"There will never be a single, three-year solution to the garage parking problem," said Scott Robinson during a Nov. 27 meeting between NIH and CC officials to discuss parking solutions. "There will be a combination of short-term and long-term solutions." Robinson is a team chief in the design and construction branch, NIH Division of Engineering Services.

The first of those short-term solutions came on Nov. 25 when the CC Outpatient Department extended its patient shuttle contract to provide shuttle service for employees hardest hit by the parking crunch.

It's a direct shuttle primarily designed to provide transportation for patient-care shift workers. The CC parking shuttle's route begins at the Clinical Center's front door, stops at the multi-level parking buildings 6 and 8, and loops through Lots 41 A, B, and, C. After 8 p.m., the shuttle will take employees to any parking lot on campus and to the Metro.

The CC shuttle is expected to run 6:30 a.m. to 3 p.m. and 4 p.m.-12:30 a.m., with most service offered during morning, afternoon, and evening rush hours, explains Steve Groban, Outpatient Department chief. "This is for the interim, until we can review the data on ridership."

It supplements NIH's regular campus two-bus shuttle, which make a 40-minute circuit of stops 6:30 a.m.-6:30 p.m. weekdays.

In concert, NIH police have stepped up ticketing of cars illegally parked in P3 areas reserved for patients, patient visitors, CC volunteers, and handicapped employees and patients. One walk-through in late November resulted in 36 tickets.

The lack of garage parking is a safety concern for the shift workers whose ranks are made up primarily of nurses. "We'd like to see a consolidated area set aside for staff who use the shuttle. It's safer when a group of people can travel to their cars together," noted Kathy Montgomery, CC associate director for nursing.

CC officials are looking at several other short-term answers to the parking questions, including:

·Move patient parking from P3, which is the lowest parking level, to P2 and relocate P2 employee parking to P3. Since the garage repairs require extensive shoring from below and most of the contractor's equipment is stored on P3, that level will be most consistently disrupted during the repair project.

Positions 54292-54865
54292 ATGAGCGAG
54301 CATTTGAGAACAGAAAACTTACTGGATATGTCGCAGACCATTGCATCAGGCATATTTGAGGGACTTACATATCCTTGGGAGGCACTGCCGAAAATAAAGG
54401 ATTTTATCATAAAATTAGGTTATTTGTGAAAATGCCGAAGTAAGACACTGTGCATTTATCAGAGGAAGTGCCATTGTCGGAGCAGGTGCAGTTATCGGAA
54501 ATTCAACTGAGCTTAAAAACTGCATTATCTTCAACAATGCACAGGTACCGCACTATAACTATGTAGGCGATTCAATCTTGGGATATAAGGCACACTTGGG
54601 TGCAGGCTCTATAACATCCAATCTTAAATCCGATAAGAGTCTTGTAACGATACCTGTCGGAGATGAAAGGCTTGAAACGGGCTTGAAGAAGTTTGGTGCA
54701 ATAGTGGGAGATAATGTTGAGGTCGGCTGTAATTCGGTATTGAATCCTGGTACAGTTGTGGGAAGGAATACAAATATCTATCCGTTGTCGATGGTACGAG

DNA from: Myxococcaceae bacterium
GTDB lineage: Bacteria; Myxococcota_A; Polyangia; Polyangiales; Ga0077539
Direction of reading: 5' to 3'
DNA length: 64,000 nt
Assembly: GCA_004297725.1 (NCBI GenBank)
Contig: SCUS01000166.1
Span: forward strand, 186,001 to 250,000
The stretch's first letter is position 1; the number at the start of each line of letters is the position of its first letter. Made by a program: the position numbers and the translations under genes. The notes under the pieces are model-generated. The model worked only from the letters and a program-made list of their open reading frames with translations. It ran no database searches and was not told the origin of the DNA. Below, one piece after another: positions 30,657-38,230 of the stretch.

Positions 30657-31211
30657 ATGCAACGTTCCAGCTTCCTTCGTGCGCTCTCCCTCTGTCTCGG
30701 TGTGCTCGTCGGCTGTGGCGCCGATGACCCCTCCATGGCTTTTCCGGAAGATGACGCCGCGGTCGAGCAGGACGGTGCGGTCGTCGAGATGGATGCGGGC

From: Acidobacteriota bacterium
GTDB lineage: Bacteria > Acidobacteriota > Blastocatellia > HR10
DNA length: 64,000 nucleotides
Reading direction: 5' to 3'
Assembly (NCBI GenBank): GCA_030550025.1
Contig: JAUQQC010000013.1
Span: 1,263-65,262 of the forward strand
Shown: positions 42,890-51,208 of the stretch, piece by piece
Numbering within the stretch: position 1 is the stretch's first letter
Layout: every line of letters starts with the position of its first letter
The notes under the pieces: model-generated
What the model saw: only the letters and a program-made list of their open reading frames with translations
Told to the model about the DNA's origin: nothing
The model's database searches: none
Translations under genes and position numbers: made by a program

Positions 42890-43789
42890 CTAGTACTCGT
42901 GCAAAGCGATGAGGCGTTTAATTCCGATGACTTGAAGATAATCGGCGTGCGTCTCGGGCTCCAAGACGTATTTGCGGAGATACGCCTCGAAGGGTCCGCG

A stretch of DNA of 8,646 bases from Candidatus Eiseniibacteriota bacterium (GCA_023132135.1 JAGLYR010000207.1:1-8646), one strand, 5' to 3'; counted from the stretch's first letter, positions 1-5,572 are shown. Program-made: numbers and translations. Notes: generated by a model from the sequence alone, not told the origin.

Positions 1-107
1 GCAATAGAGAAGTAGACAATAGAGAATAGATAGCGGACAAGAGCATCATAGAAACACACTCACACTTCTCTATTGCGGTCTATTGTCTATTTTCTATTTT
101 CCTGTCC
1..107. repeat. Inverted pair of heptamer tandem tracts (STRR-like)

• Evaluate the CC shuttle's use and refine a plan to provide that service.
  • Explore valet and attendant-assisted parking plans for either patients or employees.
  • Devise ways to quickly inform employees as the parking options change.

NIH is looking at longer term solutions, noted George Williams, acting assistant director for design and construction, NIH Division of Engineering Services. On the table are ideas to open new temporary parking lots on campus; offer valet and attendant parking; provide pay-parking areas for visitors; and lease more off-campus spaces.

Even with the loss of 400 parking spaces in the garage repairs, NIH is still more than 400 parking places over the limit allowed on federal installations in this area. This month there are about 8,500 on-campus spaces for 15,800 employees. (by Sara Byars)


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From the director

by Dr. John I. Gallin, CC director

Clinical research is at the heart of the Clinical Center's mission and we do it well. Health professionals from around the country look to the Clinical Center as a model for the design and conduct of clinical research as well as for information on research and patient care in general.